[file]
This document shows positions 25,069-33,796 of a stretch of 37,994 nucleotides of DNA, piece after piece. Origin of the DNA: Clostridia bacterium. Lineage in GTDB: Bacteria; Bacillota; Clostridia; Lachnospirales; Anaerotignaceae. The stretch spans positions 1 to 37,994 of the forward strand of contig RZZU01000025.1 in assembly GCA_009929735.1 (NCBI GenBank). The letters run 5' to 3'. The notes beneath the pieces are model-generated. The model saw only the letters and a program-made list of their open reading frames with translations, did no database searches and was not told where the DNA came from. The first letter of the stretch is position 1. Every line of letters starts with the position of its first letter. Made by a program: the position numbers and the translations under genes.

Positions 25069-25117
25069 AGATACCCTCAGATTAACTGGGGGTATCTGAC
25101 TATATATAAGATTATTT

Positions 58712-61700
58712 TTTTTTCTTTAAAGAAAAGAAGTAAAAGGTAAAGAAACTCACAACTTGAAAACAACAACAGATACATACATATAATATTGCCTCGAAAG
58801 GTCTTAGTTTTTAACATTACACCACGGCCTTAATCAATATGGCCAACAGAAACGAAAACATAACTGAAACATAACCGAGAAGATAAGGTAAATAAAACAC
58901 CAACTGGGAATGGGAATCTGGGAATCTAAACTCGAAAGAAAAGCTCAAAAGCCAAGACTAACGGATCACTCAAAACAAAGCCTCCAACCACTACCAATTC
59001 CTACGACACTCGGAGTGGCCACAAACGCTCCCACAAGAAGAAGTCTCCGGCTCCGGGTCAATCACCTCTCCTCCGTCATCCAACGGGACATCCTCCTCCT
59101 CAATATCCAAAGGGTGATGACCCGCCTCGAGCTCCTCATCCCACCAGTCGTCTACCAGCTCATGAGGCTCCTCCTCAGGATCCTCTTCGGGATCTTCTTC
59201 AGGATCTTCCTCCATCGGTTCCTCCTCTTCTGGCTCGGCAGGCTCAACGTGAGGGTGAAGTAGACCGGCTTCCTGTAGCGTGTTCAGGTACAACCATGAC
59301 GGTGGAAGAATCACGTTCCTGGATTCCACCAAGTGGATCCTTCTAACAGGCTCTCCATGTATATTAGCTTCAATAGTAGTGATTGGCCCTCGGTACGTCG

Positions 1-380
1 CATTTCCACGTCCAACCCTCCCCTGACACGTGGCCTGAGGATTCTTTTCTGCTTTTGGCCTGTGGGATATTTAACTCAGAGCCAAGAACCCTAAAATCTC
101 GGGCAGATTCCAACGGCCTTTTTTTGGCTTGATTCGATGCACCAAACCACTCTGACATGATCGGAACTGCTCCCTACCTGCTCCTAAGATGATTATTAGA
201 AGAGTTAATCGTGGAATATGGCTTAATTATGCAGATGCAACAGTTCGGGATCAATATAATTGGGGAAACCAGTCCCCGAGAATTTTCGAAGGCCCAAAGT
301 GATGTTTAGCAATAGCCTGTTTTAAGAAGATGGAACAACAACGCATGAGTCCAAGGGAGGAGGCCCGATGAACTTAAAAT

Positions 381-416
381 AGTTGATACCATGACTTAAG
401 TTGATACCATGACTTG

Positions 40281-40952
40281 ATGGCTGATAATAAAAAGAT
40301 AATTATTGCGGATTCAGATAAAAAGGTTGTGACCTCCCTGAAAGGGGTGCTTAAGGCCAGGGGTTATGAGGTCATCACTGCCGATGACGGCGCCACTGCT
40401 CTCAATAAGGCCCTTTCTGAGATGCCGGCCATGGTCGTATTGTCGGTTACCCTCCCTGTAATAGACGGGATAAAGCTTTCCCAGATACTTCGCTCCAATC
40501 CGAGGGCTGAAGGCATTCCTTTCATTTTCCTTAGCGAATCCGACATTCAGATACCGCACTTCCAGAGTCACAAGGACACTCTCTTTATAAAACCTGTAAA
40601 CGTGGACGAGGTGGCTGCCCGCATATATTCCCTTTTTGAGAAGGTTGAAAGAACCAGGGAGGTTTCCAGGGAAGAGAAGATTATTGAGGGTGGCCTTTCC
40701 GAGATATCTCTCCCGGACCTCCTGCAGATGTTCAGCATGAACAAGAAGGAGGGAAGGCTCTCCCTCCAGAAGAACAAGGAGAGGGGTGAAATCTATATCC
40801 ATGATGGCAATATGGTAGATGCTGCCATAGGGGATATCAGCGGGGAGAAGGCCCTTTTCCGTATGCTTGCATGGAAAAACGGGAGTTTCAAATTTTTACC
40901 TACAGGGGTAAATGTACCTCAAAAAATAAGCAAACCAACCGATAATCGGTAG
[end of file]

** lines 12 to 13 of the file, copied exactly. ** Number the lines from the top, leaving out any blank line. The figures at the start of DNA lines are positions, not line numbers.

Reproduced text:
59301 GGTGGAAGAATCACGTTCCTGGATTCCACCAAGTGGATCCTTCTAACAGGCTCTCCATGTATATTAGCTTCAATAGTAGTGATTGGCCCTCGGTACGTCG

Positions 1-380